Summary of poliovirus circulation in 2016 – Pakistan

Report
from World Health Organization
Published on 27 Dec 2016 View Original

Disease outbreak news
27 December 2016

In Pakistan, a circulating vaccine-derived poliovirus type 2 (cVDPV2) has been detected from environmental samples in Quetta, Balochistan. Two isolates with apparent genetic linkages were isolated from environmental samples, collected on 20 October and 28 November 2016. Virus was isolated from environmental samples only and no associated cases of paralysis linked to the isolated strains have been detected in Quetta or anywhere else in the province.

Pakistan also continues to be affected by endemic transmission of wild poliovirus type 1 (WPV1). As of 21 December, 19 WPV1 cases have been reported in 2016. It is the lowest number of annual cases ever reported, from the fewest number of affected areas in the country.

The majority of the polio cases during the last six months were reported from non-reservoir areas, i.e. from ‘tier 2, 3 and 4’ districts (districts which are considered to be more vulnerable to polio re-infection). There have been no paralytic cases of wild poliovirus from the traditional polio reservoirs in Pakistan since February 2016.

Public Health Response

A response with monovalent oral polio vaccine type 2 (mOPV2) in the Quetta and neighbouring districts is now planned, in line with internationally-agreed protocols. The first campaign of a series of campaigns is planned for 2 January 2017. In addition, the Ministry of National Health Services, Regulations and Coordination (MoHSRC), supported by World Health Organization (WHO), UNICEF and other partners, is further strengthening active search for cases of acute flaccid paralysis (AFP), and conducting an in-depth field investigation to more clearly ascertain the circulation of this strain. Pakistan continues to implement the National Emergency Action Plan for polio eradication, to urgently interrupt all remaining strains of polio transmission in the country.

The area affected by the reported type 2 virus is part of a transnational common reservoir for WPV1 that extends into Southern Afghanistan. Interrupting WPV1 transmission in this area remains the top most priority of the federal, provincial and district health teams. Meticulous preparations are underway through the national and provincial Emergency Operations Centres (EOCs) and District Polio Control Rooms for high quality implementation of upcoming back-to-back national and sub-national vaccination rounds, in December 2016, January 2017 and February 2017 using bivalent oral polio vaccine (bOPV). These campaigns are critical to addressing the remaining pockets of under-immunized populations sustaining low-intensity WPV1 transmission within the common reservoir.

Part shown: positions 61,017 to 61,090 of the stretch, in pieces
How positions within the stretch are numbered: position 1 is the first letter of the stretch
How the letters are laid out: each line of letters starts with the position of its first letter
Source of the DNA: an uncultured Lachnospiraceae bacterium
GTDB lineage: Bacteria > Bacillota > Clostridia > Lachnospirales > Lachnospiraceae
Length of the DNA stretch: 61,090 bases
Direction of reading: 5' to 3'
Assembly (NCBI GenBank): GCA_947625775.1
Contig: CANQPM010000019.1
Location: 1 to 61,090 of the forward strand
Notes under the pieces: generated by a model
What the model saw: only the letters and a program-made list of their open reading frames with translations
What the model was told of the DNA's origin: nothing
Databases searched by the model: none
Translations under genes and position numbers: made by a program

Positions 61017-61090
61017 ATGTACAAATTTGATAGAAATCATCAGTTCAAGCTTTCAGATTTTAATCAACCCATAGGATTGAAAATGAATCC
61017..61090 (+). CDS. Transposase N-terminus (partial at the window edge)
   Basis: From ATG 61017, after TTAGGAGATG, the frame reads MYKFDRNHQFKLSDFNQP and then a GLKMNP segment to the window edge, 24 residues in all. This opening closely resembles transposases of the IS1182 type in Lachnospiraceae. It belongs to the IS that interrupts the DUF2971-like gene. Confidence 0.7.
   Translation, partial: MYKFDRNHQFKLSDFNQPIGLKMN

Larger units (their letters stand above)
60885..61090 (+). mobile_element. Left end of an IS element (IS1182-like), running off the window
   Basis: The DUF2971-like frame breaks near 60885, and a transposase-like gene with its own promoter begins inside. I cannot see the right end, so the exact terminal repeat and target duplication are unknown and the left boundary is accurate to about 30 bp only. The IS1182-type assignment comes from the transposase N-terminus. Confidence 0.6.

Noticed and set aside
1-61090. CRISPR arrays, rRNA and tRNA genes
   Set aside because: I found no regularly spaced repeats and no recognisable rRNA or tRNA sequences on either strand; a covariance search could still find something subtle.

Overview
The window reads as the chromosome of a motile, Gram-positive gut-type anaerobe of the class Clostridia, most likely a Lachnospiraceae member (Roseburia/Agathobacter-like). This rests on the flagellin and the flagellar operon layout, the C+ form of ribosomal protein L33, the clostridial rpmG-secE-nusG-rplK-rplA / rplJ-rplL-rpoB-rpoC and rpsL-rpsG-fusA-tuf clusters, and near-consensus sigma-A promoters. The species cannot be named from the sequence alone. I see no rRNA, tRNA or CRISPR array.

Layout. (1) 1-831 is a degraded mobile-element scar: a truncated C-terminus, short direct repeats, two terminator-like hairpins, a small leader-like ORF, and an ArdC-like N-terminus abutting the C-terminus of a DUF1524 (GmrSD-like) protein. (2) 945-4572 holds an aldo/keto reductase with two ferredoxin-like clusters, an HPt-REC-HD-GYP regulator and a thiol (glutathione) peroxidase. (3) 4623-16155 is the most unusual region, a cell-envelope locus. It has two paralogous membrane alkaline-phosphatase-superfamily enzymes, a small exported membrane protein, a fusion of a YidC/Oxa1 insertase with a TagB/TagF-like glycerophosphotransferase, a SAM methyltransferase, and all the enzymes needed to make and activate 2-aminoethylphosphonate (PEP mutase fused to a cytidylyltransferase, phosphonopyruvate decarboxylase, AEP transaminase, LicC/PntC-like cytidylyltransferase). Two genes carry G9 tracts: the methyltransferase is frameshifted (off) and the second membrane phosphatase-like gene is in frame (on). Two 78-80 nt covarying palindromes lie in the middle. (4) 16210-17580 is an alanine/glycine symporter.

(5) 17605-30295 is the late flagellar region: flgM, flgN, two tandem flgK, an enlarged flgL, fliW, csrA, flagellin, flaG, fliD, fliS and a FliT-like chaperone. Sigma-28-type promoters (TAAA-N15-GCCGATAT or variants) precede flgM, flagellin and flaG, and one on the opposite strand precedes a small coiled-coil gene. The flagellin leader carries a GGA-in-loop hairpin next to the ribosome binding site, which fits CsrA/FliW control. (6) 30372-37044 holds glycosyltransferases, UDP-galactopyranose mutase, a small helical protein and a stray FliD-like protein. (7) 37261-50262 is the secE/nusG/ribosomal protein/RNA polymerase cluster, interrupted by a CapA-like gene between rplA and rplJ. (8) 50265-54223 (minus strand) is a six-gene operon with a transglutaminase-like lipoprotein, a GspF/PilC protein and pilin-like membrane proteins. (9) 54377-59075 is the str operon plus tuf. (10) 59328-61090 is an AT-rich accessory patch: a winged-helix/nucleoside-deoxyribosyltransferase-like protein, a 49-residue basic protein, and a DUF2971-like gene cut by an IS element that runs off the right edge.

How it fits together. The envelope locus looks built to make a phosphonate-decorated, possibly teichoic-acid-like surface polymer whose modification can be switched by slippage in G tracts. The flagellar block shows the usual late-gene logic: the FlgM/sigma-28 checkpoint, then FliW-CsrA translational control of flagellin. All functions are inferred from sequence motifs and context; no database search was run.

To ensure high quality, preparations are focusing on allocating adequate resources to the highest-risk areas; tailoring operational plans to identified reasons for missed children; validating vaccination teams’ microplans, vaccinator selection, training and supervision; and enhancing local engagement with communities through community leaders. In order to jointly address transmission across the common reservoir, close coordination is ongoing with Afghanistan teams at all levels.

WHO Risk Assessment

WHO assesses the risk of international spread of WPV1 within the common reservoir between Pakistan and Afghanistan to be high (due to the historical spread of such strains across the joint epidemiological block with Afghanistan). WHO also assesses the risk of spread of cVDPV2 within the common reservoir as medium to high. Risk of international spread of WPV1 or cVDPV2 to other countries is assessed low.

WHO Advice

It is important that all countries, in particular those with frequent travel and contacts with polio-affected countries and areas, strengthen surveillance for acute flaccid paralysis (AFP) cases in order to rapidly detect any new virus importation and to facilitate a rapid response. Countries, territories and areas should also maintain uniformly high routine immunization coverage at the district level to minimize the consequences of any new virus introduction.

WHO’s International Travel and Health recommends that all travellers to polio-affected areas be fully vaccinated against polio. Residents (and visitors for more than 4 weeks) from infected areas should receive an additional dose of OPV or inactivated polio vaccine (IPV) within 4 weeks to 12 months of travel.

As per the advice of an Emergency Committee convened under the International Health Regulations (2005), efforts to limit the international spread of poliovirus remains a Public Health Emergency of International Concern (PHEIC). Countries affected by poliovirus transmission is subject to Temporary Recommendations. To comply with the Temporary Recommendations issued under the PHEIC, any country infected by poliovirus should declare the outbreak as a national public health emergency and consider vaccination of all international travellers. Any country that exports poliovirus should ensure vaccination of all international travellers before departure.